Release Date: September 30, 2010
Sixty graduate students in the University at Buffalo Department of Chemical and Biological Engineering will present their cutting-edge research tomorrow (Friday, Oct. 1) on topics ranging from using human hair follicles as a source of stem cells and anticancer therapies with minimal side effects to improvements in fuel cell technology and strategies for sustainable energy.
The annual "Graduate Student Symposium on Research in Chemical and Biological Engineering" will be held from 1-5 p.m. in the atrium of the Center for the Arts on UB's North Campus; presentations will be made in the Screening Room, also in the Center for the Arts.
The symposium will cover an exceptionally broad range of advances in green technologies, such as more efficient batteries and new methods of producing more and better pharmaceuticals, stem cells and other therapies for diseases ranging from cardiovascular disease to diabetes.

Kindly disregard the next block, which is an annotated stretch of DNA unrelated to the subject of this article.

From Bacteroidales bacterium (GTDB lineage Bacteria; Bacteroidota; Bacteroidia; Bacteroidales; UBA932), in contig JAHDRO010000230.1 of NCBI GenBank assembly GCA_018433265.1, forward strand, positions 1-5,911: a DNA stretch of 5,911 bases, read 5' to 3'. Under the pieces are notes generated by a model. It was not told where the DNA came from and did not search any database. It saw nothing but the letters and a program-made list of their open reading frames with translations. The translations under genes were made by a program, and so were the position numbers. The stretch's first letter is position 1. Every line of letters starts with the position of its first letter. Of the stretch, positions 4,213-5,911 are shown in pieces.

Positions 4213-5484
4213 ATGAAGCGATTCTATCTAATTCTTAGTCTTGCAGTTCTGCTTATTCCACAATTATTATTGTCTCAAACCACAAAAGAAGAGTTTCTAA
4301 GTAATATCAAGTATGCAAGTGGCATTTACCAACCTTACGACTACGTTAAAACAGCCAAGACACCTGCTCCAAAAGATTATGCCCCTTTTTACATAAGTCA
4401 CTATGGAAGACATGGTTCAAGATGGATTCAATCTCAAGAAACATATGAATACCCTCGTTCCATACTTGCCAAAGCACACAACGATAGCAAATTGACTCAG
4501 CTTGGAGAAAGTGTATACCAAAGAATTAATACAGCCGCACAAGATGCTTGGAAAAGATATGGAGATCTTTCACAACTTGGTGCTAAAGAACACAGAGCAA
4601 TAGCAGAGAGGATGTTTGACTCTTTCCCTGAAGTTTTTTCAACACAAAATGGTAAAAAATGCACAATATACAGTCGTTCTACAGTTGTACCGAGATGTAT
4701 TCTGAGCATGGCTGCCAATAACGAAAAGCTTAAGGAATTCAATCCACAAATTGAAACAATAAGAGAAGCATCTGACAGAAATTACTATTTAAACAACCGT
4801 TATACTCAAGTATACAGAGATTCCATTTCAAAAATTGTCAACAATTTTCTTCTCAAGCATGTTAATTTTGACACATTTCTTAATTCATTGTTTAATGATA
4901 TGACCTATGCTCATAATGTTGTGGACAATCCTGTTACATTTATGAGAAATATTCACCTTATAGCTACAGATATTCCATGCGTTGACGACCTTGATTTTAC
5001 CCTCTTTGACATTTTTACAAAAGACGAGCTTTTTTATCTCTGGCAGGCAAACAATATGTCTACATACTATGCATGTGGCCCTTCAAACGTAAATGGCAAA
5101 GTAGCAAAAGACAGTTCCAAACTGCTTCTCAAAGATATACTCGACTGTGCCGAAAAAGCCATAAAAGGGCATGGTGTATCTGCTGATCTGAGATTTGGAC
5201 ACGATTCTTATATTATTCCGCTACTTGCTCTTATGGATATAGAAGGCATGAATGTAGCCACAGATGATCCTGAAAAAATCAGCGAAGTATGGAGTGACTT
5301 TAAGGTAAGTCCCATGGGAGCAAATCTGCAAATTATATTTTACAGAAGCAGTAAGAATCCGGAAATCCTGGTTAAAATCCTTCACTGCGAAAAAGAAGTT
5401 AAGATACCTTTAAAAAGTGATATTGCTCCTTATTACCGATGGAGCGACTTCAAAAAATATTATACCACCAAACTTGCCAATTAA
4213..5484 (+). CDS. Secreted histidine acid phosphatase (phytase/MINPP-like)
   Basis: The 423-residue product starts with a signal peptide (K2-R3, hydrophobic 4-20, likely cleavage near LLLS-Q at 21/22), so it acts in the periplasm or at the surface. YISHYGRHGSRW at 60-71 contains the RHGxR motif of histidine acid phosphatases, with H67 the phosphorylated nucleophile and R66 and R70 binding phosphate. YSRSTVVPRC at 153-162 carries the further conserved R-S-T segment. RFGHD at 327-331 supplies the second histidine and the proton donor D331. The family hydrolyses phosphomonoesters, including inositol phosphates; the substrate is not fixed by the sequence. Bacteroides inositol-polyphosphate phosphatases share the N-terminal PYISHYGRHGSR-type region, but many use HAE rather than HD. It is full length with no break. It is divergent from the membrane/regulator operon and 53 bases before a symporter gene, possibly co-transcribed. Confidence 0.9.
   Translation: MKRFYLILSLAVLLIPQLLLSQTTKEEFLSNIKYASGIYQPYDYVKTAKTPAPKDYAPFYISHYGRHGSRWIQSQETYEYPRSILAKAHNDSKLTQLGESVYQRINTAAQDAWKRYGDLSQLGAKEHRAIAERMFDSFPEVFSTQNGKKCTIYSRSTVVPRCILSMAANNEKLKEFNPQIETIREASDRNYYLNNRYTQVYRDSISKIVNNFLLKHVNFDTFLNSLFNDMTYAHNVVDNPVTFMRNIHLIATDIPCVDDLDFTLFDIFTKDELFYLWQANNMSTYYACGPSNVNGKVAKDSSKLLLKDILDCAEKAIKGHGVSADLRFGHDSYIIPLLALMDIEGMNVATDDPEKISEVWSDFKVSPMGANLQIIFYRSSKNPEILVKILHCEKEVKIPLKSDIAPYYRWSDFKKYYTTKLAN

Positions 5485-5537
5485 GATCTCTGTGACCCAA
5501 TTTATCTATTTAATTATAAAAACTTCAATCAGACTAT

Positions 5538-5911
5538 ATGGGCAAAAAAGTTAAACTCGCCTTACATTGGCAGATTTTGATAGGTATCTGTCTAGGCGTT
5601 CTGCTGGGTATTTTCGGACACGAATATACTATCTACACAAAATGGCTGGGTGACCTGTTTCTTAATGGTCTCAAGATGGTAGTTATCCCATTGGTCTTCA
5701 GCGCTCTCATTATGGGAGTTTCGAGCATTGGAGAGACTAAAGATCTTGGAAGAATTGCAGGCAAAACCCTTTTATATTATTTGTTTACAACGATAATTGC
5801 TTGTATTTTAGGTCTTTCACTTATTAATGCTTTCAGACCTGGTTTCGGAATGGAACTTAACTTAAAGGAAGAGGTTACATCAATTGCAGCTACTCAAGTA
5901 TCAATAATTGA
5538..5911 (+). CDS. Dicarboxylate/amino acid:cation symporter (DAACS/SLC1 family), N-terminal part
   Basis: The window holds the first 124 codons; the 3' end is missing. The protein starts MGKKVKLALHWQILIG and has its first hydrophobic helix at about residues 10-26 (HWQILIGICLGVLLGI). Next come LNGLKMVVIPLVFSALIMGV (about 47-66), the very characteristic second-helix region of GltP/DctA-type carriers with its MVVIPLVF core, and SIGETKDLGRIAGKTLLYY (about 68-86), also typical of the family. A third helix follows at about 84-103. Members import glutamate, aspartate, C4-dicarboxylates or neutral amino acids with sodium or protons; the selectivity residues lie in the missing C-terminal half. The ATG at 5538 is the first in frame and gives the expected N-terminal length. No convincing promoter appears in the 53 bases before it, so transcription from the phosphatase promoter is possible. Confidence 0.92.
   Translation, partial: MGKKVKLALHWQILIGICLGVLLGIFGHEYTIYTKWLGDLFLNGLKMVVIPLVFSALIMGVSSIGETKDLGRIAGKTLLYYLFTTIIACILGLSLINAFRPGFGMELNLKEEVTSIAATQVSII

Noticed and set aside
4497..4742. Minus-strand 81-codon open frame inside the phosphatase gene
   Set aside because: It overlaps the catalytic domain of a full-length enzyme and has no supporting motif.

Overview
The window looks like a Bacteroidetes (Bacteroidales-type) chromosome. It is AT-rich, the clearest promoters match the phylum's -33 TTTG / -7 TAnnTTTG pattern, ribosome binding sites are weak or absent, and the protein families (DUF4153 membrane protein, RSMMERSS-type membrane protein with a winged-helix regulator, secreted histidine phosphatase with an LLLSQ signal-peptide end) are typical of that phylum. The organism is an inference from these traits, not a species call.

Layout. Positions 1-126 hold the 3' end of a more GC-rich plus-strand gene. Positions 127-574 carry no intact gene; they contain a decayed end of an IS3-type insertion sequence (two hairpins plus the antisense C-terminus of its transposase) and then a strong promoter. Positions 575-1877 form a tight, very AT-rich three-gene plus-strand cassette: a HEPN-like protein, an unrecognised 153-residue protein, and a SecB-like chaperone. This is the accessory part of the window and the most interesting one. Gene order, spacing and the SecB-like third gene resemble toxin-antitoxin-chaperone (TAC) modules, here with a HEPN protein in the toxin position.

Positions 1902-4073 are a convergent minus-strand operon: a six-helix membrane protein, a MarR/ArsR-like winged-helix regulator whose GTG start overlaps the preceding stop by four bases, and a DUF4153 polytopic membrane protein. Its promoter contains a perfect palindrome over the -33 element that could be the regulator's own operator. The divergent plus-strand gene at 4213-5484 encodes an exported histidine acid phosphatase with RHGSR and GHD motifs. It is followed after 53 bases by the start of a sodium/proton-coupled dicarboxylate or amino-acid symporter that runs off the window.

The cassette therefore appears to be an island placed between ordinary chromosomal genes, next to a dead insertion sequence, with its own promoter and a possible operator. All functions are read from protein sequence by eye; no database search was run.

The keynote speaker will be Jeffrey J. Siirola, a Technology Fellow at the Eastman Chemical company in Kingsport, Tenn., and a member of the National Academy of Engineering. In his talk, "Sustainability and Carbon Management in the Chemical and Energy Industries," he will discuss how to reduce and offset carbon dioxide emissions, and how to capture and store carbon that has been generated.
Press arrangements: Ellen Goldbaum in the Office of UB Communications at 645-4605 and Dr. David Kofke, chair of the Department of Chemical and Biological Engineering and Dr. Mark Swihart, professor of chemical and biological engineering on-site.